November 25, 2007

The Thanksgiving whirlwind, a redux (part 1)

I haven't had to travel "home" for the holidays since my undergrad days in Chicago, so traveling for this year's Thanksgiving weekend was a big adjustment for us. Round trip flights for two from Seattle to Oakland would have been in the neighborhood of $900 (total insanity), so we decided to hop in the hybrid and make a road trip of it. As it turns out, some significant gastronomic experiences were made possible, making the 1,700 miles of driving well worth it.

(According to a little informal research online, driving in the Prius also had roughly half the carbon impact of flying home... though the calculation is imprecise).

WEDNESDAY NIGHT: Portland, Le Pigeon

One of the things I love about living in Seattle is our proximity to Vancouver and Portland, giving us access to an abundance of different cultural perspectives. Food is incredibly important in each of these cities, and I find myself invigorated by the the range of culinary approaches represented in each place.

Having left Seattle in the early afternoon, we rolled into Portland just a few minutes before the 5 p.m. opening time of Le Pigeon, one of the restaurants I've been wanting to try for some time. Chef Gabriel and his team are creating some exciting food out of the tiny open kitchen, flanked on two sides by no-reservation bar seating... the absolute best seats in the house. The efficiency with which they are able to prepare and plate consistently high quality dishes with only six burners, a small grill, and a warming surface is remarkable.

The strength of the restaurant lies also in its philosophy: great food in a casual, semi-communal context. Get to know the person sitting next to you. Share tastes of your food. Talk to the chefs and staff about the food and learn a little more about what you're about to eat. All of these things add a meaningful layer of context to the concept of "meal", which we too often take for granted. And enabling this type of interaction amplifies the experience on all levels.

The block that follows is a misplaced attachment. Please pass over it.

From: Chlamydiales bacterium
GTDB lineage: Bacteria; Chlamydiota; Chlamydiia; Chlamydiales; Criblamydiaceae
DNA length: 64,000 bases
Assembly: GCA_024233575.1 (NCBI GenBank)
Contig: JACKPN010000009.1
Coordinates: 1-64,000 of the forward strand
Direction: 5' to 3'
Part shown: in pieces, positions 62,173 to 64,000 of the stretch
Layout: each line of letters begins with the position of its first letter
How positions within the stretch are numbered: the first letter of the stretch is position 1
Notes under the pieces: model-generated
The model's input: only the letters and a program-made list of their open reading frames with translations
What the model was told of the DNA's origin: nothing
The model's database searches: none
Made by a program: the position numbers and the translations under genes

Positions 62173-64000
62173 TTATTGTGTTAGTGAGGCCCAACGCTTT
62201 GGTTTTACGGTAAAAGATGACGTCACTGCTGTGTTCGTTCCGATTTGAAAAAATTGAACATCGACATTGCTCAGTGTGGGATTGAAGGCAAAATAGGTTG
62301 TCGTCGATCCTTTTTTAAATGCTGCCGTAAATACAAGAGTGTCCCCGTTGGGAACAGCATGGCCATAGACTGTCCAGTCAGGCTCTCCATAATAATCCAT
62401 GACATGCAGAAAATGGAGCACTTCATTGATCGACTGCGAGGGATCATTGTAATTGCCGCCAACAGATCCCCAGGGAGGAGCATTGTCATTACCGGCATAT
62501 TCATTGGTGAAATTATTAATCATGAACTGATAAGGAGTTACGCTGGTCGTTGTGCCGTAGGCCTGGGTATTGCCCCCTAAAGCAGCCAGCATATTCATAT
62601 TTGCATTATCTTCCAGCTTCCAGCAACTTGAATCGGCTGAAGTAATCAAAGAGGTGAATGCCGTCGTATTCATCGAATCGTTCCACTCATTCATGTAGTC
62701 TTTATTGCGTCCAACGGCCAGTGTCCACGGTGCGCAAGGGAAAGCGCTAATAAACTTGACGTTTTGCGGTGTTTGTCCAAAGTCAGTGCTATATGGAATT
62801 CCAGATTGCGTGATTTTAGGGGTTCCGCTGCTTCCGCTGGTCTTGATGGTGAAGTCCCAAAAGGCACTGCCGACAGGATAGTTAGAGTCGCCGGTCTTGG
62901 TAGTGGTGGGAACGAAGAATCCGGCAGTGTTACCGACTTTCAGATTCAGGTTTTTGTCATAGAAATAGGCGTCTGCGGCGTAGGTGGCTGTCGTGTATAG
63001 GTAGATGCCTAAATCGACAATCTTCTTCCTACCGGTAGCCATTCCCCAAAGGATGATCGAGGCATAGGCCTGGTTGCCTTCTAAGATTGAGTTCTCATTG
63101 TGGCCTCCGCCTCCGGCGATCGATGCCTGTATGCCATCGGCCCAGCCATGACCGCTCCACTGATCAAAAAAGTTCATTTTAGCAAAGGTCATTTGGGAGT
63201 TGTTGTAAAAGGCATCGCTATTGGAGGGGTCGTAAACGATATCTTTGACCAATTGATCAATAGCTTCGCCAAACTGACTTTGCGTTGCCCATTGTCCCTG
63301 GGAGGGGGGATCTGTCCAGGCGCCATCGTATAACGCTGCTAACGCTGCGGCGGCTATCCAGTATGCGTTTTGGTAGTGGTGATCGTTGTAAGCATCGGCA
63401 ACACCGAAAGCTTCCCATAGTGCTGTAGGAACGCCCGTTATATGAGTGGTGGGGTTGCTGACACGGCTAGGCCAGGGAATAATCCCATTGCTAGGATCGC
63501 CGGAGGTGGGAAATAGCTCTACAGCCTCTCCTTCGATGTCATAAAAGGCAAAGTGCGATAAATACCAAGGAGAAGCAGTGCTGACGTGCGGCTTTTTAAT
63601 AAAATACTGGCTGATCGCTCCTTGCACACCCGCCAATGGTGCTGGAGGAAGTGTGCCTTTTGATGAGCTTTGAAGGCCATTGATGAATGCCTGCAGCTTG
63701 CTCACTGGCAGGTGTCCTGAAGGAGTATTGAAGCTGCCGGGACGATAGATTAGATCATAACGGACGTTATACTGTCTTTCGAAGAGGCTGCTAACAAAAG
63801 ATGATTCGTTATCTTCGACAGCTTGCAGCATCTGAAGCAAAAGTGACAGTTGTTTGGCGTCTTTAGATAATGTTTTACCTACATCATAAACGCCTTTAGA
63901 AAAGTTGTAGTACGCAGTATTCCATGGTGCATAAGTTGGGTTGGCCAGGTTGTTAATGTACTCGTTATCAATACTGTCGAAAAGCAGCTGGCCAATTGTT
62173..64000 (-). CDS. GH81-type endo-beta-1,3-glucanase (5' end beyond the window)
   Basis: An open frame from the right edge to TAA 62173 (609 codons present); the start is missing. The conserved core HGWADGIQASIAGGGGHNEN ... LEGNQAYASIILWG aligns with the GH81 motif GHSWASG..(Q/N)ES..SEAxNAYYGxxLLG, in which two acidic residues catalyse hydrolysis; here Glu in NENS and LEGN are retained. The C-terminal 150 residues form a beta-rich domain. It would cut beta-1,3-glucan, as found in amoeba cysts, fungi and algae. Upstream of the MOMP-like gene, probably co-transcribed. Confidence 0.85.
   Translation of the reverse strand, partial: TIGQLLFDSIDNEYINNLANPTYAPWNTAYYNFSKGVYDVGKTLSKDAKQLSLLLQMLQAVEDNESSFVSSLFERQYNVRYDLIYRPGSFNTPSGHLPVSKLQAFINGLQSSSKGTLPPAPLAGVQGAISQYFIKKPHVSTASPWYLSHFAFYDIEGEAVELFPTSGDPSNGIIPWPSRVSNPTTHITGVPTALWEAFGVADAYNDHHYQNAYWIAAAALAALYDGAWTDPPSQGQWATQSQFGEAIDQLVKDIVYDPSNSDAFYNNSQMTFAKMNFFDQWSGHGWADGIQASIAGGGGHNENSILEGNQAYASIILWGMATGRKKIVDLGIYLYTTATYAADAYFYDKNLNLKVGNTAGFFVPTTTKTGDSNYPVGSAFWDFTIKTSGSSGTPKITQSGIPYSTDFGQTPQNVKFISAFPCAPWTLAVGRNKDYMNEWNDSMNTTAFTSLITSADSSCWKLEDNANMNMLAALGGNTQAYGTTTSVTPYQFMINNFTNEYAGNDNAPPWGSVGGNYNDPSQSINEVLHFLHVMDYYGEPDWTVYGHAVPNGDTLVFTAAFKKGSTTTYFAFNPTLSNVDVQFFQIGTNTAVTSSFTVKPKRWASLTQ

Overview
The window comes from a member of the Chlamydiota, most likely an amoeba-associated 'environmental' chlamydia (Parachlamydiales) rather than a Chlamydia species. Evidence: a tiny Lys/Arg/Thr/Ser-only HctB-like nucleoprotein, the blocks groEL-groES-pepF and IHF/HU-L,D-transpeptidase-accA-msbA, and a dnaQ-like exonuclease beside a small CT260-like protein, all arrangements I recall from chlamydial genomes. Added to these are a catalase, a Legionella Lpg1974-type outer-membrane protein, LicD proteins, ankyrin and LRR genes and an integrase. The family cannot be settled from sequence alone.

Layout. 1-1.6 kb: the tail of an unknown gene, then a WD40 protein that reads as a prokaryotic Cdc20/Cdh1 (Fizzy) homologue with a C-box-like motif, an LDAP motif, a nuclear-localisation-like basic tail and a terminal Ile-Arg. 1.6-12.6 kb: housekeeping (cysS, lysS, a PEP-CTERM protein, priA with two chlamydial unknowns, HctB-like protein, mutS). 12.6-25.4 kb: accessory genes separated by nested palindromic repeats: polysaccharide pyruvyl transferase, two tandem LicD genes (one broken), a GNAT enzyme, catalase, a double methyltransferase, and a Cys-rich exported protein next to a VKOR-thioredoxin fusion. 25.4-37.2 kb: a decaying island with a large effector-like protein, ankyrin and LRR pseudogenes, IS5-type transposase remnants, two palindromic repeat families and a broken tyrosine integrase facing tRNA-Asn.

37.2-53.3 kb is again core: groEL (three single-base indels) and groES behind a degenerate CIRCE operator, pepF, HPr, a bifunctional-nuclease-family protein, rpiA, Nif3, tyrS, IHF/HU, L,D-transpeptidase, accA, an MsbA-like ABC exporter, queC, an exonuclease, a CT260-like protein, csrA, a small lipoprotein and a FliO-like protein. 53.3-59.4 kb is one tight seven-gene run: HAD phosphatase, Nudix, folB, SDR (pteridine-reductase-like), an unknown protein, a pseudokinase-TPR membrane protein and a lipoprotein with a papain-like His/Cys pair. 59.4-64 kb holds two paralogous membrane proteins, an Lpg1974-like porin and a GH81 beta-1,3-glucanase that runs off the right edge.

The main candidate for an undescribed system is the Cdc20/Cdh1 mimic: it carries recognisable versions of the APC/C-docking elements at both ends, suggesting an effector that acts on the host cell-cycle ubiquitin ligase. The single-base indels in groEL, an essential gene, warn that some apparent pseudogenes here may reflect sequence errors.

One of the more meaningful passages I recall from the Chez Panisse Cookbook is the discussion on the importance of good bread... simple and carefully crafted to impart depth of texture, and perfect when adorned with just a smear of sweet butter. Le Pigeon does it right, serving slices of baguette from Ken's Artisanal Bakery... more on this later.

Fois gras, beets, brioche
Unctuous, with a nicely balanced counterpoint from the lightly acidic beets; made even more decadent by allowing the brioche to soak up the melting fois fat as it sears in the pan before toasting it to crisp perfection.

Bone marrow gnocchi, snails, garlic, parsley
Instead of potatoes and flour, the gnocchi is made with a modified pâte a chou (a light pastry dough) utilizing a compound bone marrow butter. This "gnocchi à la parisienne" has a lighter texture but more decadent intrinsic flavor, and allows the chef to control quality and consistency in textural integrity when producing a large number in a small amount of time. The escargot were extremely tender.

Black cod, melted leeks and lobster puffs
Everything that is wonderful about black cod was masterfully highlighted in this dish. Paper thin, crispy skin; silky/buttery/velvety texture, blurring the lines between texture and flavor; rich, but pure and clean tasting at the same time.

Pork stuffed pork, winter veg and salsa verde
Shredded pork, wrapped with pork into a roulade, then poached sous-vide. A simple textural contrast to parallel the flavor contrast between the two combined preparations of pork.

Impromptu egg noodles with truffle and parmesan
Gabriel was explaining that Oregon truffles tend to be lighter than their european counterparts, but this season, their intensity has been much stronger. To illustrate his point, he graciously made a shared plate of the egg noodles with shaved local truffles and a healthy grating of fantastically woody imported parmesan. The truffle and the parmesan were a luxurious pairing, each with an equal voice in the dish.

Fois gras pumpkin pie with ginger foie mousse
Another example of a well-conceived combination of components to make a dish. The richness of the fois mousse combined with the traditionally spiced pumpkin puree, with just a hint of contrasting ginger notes. They make so many of their dishes look like simply-articulated expressions of great ingredients, but there really is a lot of thought and intention behind the concepts here.

Not a bad way to get primed for Thanksgiving. I'm jealous of Portland... there are some really special things happening here, things that might very well exist specifically because of the emerging culinary ethos and contextual setting that is uniquely Portland's.

(to be continued...)

Le Pigeon in Portland

No comments:

Post a Comment